Challenging Physics Question (Mass moment of inertia, pendulum)

1. Dec 1, 2005

patrat

Hello, as you can tell by the hour I have been at this problem for quite some time now.
I am trying to find the mass moment of inertia (rotational inertia) of a baseball bat; by means of using the equations for pendular motion. Here are the equations:

Distance from pendulum pivot to pendulum center of gravity:
Lcg=1.144 meter
Mass of pendulum:
m=0.840 kilogram
Time Period of pendulum:
T=2.1 seconds
Angular speed of pendulum (calculated from period):
gravity:
g=9.81 meters/second^2
Mass moment of inertia about pendulum pivot:
Io=what the equations solve (kilogram*meter^2)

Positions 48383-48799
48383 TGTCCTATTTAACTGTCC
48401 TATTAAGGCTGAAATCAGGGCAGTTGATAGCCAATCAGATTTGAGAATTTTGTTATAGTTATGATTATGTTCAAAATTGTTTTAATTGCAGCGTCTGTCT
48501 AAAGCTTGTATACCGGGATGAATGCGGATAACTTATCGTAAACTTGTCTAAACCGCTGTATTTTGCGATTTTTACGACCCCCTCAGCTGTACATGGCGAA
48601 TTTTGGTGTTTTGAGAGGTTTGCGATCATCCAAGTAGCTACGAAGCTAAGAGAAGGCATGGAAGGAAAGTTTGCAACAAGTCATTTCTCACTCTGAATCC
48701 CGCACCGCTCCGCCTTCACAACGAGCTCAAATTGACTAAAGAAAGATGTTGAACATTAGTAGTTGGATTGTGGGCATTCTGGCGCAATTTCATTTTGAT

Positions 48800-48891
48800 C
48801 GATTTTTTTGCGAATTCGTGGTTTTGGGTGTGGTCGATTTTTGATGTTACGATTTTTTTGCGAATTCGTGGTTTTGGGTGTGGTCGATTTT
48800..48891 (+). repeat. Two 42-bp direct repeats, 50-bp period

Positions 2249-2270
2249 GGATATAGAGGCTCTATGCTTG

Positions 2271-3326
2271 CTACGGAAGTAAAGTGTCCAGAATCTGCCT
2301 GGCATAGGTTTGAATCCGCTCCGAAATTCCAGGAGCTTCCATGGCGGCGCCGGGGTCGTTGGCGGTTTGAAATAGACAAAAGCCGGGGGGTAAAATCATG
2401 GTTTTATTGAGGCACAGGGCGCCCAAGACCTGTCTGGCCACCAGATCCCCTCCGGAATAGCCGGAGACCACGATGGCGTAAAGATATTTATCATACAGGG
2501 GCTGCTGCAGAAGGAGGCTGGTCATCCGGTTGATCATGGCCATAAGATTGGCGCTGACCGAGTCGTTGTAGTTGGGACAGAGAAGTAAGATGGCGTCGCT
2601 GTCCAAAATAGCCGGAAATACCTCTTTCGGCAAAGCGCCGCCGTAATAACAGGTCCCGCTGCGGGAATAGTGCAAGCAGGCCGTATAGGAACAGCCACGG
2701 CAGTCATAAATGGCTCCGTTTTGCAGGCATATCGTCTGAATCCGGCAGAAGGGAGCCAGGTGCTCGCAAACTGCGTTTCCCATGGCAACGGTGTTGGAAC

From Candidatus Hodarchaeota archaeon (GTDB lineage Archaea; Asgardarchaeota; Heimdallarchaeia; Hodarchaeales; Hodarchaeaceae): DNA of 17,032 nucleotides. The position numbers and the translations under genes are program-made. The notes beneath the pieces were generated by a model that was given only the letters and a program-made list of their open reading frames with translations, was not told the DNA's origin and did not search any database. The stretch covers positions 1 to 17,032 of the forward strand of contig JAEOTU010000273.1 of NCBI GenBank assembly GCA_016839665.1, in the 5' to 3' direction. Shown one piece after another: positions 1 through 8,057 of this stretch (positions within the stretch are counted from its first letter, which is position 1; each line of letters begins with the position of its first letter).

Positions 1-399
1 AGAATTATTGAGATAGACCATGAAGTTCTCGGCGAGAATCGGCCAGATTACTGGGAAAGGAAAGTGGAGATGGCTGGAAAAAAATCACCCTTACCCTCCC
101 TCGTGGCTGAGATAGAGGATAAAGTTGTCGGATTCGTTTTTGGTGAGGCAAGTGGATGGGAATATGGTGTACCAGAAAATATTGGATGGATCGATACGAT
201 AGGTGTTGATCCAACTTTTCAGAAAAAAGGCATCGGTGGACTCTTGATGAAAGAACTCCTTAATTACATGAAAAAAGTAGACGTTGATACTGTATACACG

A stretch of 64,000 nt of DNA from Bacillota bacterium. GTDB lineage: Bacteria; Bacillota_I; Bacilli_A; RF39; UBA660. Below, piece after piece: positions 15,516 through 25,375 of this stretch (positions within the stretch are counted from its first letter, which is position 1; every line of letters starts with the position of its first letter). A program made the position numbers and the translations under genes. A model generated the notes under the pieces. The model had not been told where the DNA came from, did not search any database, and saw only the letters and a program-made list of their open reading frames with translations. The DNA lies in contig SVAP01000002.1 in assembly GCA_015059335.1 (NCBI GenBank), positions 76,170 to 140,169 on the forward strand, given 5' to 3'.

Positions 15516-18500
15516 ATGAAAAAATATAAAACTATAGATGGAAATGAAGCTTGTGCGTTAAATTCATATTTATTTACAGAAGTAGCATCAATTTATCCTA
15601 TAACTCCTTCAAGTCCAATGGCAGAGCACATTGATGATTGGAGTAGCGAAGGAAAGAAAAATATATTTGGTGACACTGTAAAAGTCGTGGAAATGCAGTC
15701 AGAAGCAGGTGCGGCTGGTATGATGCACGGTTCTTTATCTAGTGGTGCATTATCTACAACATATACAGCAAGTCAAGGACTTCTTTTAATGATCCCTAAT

The equation is:
Io=(m*g*Lcg)/(w^2)
or equivalently
Io=((T^2)*m*g*Lcg)/(4*pi^2)

for this I get, everytime, Io=1.05 (kilogram*meter^2)

The trouble is coming though
Icg=mass moment of inertia about pendulum's center of gravity
parrallel axis theorem:
Io=Icg+m*Lcg^2
which becomes:
Icg=Io-m*Lcg^2

which spits out: Icg= -0.045 (kilogram*meter^2)

Thats right... a negative number. That violates intuition and the laws of physics for a physical solid. How did I break physics?

What did I do wrong and how do I fix it?

2. Dec 1, 2005

mezarashi

Does it have to be by this means? If yes, I think it may be related to the 'breaking physics' part you mentioned later.

3. Dec 1, 2005

patrat

I have to solve the problem using the equations for pendular motion. I checked all my formulas with textbooks and the internet, and all my equations and values seem to line up...